Producing cement uses a great deal of energy, so finding a waste product that can substitute for cement makes good environmental sense.
To varying degrees, cement substitutes work in two ways:
• First, they hydrate and cure like portland cement.
• Second they are "pozzolans," providing silica that reacts with hydrated lime, an unwanted by-product of concrete curing.
Pulverised Fuel Ash (PFA), aka ‘Fly ash’ as a cement substitute.
PFA is a by-product of coal-burning power stations. As part of the combustion process, coal is pulverised into a powder before being burned. About 18% of the fuel forms fine glass spheres, about 75% of which rise with the flue gases from the combustion. The ‘ash’ is recovered from the gases and used, amongst other functions, as a cement substitute.
PFA is always used in conjunction with Portland Cement. It is employed in ratios ranging from 80% Pc and 20% PFA – 60% Pc and 40% PFA according to the ultimate function of the cement. PFA can’t be used completely as a substitute for cement, because it relies on the water and lime from the cement to hydrate as part of the overall chemical reaction.
In the future, as coal-burning power stations are phased out, PFA will gradually become unavailable.
Ground Granulated Blast-furnace Slag (GGBS) as a cement substitute
GGBS is a by-product of the iron and steel industry. In the blast furnace, slag floats to the top of the iron and removed. GGBS is produced through quenching the molten slag in water and then grinding it into a fine powder.
Chemically it is similar to, but less reactive than, Portland cement (Pc).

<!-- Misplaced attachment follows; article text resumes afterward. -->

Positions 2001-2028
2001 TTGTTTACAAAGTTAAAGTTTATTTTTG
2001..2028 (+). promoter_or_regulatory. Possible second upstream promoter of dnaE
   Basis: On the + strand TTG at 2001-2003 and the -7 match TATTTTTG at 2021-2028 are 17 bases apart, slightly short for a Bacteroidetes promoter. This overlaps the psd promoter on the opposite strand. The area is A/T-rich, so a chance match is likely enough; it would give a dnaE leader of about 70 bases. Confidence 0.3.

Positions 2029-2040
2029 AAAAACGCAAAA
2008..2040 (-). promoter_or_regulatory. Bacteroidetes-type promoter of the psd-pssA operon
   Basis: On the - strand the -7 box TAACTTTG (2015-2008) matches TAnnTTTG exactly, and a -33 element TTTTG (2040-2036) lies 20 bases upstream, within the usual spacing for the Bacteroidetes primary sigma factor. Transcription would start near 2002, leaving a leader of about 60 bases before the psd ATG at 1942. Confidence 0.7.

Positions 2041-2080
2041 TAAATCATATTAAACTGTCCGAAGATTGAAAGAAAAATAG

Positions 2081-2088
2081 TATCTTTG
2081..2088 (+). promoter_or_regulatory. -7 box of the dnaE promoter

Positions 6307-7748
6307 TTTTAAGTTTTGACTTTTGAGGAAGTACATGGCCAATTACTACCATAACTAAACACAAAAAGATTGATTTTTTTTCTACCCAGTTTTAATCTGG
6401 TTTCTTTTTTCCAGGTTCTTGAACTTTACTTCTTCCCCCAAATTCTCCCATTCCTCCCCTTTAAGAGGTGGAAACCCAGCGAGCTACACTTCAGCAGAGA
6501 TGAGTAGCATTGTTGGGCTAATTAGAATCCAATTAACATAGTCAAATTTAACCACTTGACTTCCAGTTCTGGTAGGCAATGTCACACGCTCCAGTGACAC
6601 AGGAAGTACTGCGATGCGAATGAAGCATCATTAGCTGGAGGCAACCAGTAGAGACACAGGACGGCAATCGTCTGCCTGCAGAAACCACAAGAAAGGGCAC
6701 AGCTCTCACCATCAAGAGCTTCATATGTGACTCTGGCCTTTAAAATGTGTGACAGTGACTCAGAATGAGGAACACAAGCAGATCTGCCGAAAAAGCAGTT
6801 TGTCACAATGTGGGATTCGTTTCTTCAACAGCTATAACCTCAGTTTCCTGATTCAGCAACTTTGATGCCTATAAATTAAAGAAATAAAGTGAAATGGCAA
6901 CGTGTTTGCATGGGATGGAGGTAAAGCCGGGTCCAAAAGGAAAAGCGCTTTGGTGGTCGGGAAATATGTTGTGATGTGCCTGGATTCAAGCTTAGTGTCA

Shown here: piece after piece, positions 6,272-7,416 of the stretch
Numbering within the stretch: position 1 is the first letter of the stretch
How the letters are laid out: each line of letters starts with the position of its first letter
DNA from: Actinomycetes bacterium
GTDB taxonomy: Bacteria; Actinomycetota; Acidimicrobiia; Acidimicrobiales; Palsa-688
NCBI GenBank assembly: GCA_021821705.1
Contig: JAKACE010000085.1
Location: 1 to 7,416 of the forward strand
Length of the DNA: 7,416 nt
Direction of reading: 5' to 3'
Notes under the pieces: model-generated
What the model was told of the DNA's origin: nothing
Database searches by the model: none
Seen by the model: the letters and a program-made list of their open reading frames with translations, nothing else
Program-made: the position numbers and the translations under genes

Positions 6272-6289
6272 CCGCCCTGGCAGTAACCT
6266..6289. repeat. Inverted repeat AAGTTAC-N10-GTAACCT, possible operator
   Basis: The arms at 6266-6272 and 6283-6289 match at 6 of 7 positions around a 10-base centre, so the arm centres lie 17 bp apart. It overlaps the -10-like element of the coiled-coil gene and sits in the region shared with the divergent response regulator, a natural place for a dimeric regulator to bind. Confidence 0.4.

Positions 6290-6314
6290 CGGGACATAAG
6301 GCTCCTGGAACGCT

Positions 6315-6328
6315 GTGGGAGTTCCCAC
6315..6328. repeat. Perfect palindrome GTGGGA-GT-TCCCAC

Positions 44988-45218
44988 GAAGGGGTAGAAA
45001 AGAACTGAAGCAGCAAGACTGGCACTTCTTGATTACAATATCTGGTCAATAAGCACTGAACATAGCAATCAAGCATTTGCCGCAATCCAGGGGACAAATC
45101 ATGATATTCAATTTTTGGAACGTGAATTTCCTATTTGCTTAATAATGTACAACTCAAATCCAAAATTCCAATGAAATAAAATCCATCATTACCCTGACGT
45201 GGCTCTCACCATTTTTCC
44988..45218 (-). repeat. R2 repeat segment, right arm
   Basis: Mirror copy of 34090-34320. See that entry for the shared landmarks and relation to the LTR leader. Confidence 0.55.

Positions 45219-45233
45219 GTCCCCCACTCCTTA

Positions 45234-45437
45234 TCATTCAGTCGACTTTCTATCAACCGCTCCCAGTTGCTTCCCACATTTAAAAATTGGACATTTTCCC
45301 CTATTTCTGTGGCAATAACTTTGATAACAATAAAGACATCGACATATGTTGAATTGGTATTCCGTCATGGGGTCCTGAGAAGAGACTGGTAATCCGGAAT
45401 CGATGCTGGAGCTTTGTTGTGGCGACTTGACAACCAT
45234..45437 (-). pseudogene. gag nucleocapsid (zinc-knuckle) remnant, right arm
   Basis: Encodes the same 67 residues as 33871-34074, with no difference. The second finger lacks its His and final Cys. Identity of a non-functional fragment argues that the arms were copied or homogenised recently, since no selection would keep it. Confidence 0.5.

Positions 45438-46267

When mixed with water it will hydrate in a similar way to Portland cement. It is always used in combination with Portland cement, typically in the range 60% Pc and 40% GGBS - 30% Pc and 70% GGBS, according to the ultimate function of the cement. Very occasionally, it can be found up to a ratio of 90% GGBS and 10% Pc.
Concrete made with GGBS cement sets more slowly than concrete made with ordinary Portland cement, depending on the amount of GGBS in the cement mix, but also continues to gain strength over a longer period leading to improved overall durability and life expectancy.
Silica fume is a by-product from the manufacture of silicon. It is an extremely fine powder (as fine as smoke) and therefore it is used in concrete production in either a densified or slurry form. Due to economic considerations, the use of silica fume is generally limited to high strength concretes or concretes in aggressive environmental conditions. The most commonly used proportion of silica fume in UK - produced combinations is 10% by mass of total cementitious content.
Limestone fines can be used as a constituent of cement to produce Portland limestone cement. BS 7979  provides additional information on the specification of limestone fines for use with Portland cement. The most commonly used proportions of limestone fines in UK-produced combinations is 6-10% by mass of total cementitious content.
The use of alternative fuels not only diverts waste from landfill and saves on the need for fossil fuels, but can reduce the need for raw materials; for example, the use of waste tyres provides a fuel and minimises the need to add iron-oxide to cement due to wire content.
It is important to note that ECO2 of concrete should not be considered or specified in isolation of other sustainability factors such as strength gain.